I’m sure he’s no quitter, but given such an uninspired display by what, on paper, looked a pretty decent side, the level of post-match abuse levelled at him on social networks, erratic recent behaviour by the owners and their apparent inability, up to this point, to make appropriate bids for the players he has identified as needed to strengthen squad, he must be feeling up against it on all fronts.

Given the current inconsistency of performance, irrespective of any 12th hour signings before the January transfer window slams shut, on Thursday, the best The Reds can hope for is a mid-table finish.

For me, the owners got it horribly wrong, switching to a new manager mid-race. I fear the old adage, if it ain’t broke don’t fix it, will be levelled at them time and again between now and the end of the season.

 Sunday 27th January: Here we come a wassailing…

Wassailling ceremony - Clive's 27.01.2013It was up to the ankles in mud at Clive’s Fruit Farm – hardly living up to its Frost Fair billing, with adjacent lanes once again threatened by flood water, from a River Severn swollen by snow-melt.

There was a slippery ascent up through the orchard, in the wake of the Faithful City Morris Men, to the site of the traditional wassailing ceremony, in which the wassail tree is hung with pieces of toast, and anointed with cider, as the fruit trees are awakened and evil spirits frightened away by much banging and 150958_10152479288095113_1900707116_nshouting. The ancient pagan proceedings, with touches of Christianity thrown in for good measure, were concluded by three welly squelching circuits of a spitting bonfire – all good rustic fun to ensure a plentiful harvest of apples and pears next Autumn.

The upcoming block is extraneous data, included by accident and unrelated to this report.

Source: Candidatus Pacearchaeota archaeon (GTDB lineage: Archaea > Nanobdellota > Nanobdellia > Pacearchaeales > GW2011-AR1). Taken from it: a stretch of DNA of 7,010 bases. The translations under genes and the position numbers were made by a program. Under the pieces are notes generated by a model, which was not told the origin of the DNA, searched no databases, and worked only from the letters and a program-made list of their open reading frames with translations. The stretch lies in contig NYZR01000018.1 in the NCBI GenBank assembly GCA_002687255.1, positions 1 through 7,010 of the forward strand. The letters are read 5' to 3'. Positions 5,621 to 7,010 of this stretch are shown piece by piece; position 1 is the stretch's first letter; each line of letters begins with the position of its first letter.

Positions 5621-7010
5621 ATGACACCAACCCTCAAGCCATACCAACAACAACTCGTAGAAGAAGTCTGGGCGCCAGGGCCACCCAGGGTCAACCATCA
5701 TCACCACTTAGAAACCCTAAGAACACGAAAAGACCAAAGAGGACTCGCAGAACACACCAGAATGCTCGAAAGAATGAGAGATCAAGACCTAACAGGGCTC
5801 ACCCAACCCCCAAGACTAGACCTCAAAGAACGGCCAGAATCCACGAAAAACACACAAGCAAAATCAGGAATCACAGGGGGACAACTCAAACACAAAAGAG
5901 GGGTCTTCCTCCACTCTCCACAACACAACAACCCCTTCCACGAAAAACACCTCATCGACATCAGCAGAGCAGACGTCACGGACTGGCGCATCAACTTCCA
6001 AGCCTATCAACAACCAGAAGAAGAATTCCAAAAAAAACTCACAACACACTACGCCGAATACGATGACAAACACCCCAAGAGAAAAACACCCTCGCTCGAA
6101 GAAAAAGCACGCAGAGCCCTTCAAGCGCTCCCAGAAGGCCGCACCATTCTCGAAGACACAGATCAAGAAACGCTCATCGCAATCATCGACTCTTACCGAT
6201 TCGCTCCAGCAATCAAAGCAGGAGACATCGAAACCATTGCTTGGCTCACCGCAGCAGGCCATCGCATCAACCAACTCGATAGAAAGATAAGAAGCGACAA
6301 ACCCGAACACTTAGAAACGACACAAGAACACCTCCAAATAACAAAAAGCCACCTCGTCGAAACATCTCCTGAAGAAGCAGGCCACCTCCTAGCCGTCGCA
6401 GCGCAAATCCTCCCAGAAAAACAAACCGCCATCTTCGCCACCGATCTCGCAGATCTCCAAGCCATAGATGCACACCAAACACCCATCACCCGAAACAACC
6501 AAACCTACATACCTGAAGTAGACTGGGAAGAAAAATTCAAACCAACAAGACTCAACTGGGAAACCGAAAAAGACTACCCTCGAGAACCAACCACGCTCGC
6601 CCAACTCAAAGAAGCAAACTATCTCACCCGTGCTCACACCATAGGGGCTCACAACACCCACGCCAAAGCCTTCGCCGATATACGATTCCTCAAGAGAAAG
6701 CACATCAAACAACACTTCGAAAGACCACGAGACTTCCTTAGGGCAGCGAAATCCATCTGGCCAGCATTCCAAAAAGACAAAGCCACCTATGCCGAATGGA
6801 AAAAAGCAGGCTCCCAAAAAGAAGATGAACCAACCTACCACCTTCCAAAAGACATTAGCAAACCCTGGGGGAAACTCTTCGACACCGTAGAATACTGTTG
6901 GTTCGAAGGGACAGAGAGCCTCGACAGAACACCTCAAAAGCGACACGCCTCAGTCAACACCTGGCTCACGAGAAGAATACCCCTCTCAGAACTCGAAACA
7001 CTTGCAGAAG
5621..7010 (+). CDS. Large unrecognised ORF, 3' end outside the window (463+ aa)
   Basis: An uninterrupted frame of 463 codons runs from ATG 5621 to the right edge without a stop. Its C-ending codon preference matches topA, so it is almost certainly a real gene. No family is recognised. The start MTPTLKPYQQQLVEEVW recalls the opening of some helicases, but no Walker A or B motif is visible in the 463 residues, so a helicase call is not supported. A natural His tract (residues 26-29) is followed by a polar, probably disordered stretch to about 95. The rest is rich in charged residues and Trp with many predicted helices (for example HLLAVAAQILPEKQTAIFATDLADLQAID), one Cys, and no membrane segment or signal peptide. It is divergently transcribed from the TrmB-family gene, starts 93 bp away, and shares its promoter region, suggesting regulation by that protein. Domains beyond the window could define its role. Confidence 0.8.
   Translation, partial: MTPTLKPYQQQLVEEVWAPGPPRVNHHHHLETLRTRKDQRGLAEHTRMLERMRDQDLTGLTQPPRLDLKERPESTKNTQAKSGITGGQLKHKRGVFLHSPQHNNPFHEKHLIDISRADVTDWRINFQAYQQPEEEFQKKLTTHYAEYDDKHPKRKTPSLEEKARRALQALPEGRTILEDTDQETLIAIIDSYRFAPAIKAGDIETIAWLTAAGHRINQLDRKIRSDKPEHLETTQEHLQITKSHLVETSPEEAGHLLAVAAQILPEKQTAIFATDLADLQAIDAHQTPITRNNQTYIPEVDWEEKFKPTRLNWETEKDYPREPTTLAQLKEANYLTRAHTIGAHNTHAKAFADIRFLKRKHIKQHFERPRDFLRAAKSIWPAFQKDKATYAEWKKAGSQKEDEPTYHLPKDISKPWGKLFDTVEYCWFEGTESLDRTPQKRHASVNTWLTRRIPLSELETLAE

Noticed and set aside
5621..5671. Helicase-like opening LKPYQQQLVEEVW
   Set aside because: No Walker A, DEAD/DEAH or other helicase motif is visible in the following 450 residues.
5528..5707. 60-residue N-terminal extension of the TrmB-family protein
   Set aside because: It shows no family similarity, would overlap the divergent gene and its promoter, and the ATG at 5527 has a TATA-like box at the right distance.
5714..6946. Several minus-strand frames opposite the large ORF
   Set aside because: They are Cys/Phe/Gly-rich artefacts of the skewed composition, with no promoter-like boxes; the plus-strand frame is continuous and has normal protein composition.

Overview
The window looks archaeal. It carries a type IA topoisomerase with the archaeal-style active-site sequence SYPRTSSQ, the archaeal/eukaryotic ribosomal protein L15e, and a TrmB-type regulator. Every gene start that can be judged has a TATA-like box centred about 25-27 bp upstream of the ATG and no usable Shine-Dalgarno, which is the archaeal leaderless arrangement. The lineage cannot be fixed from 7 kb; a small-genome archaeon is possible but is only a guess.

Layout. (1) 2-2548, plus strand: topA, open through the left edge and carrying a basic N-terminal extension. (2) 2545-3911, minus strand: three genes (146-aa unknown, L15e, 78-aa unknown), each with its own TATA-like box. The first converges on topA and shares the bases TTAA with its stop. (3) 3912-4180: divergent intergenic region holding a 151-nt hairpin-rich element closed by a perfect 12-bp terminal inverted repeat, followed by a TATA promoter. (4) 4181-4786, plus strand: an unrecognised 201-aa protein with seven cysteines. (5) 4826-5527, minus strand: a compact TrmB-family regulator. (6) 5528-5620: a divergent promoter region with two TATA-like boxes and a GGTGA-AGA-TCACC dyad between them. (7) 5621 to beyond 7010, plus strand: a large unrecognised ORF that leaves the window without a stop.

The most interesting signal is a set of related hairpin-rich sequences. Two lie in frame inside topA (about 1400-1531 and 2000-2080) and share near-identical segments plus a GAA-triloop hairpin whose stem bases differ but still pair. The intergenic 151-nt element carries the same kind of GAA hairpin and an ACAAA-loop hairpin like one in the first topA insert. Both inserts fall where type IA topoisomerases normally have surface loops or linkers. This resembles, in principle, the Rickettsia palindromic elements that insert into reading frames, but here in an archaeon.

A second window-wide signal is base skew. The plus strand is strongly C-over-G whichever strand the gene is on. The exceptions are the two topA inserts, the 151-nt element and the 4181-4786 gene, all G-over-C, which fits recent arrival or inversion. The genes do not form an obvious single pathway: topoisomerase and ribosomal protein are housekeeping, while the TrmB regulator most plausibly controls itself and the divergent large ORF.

Earlier I had made haste to the newsagent to pick up everybody’s favourite red top – at least in the Aldridge family – as just two weeks into her new job, journalistic Gem had scooped her first ‘Sunday Mirror’ front-page splash, and an exclusive at that: ‘Fury at Ben (Kinsella)Killer Compo – cops forced to pay £20,000 over murder hunt raid.’

An amazing start to what I hope will be a long and successful career as newspaper journo, providing a warm and satisfying glow at the finish of just another midwinter week in the Shire – tiddely pom!





The East Midlands derby – Big Eck’s Reds growing in stature…

22 01 2013

sp-mcleish-getty“…it was a positive end to a difficult week.

The players showed tremendous character, and it was nice to stop Derby’s winning run.”

“I am pleased we got something from the game, but disappointed it was not three points.”

“I thought the referee had a terrific game, he showed all his experience. He didn’t bow down to all the noise from the home fans. That can be intimidating for referees.”

“I think these guys have a good chance of climbing further up the table but I would like to have an even better chance by adding new players.”

Alex McLeish – ‘Big Eck’ – (Nottingham Forest manager)

download (1)The chill factor was high, around Derby’s Pride Park Stadium, and old football pals, Clough and Taylor, were eyeing the fans’ arrival with icy stares, before the eagerly anticipated, early Saturday kick off. Despite significant snowfalls earlier in the week, under-soil heating would ensure the pitch was fit for play and an army of support staff had cleared the white stuff from the surrounding concourse and approach roads, ensuring supporter safety.

Derby were more than keen for the game to go ahead and why wouldn’t they be? The match was a 33,000 sell-out, the Rams were on a roll with three consecutive home wins, and victories in the last three East Midland derby encounters tucked under their belts.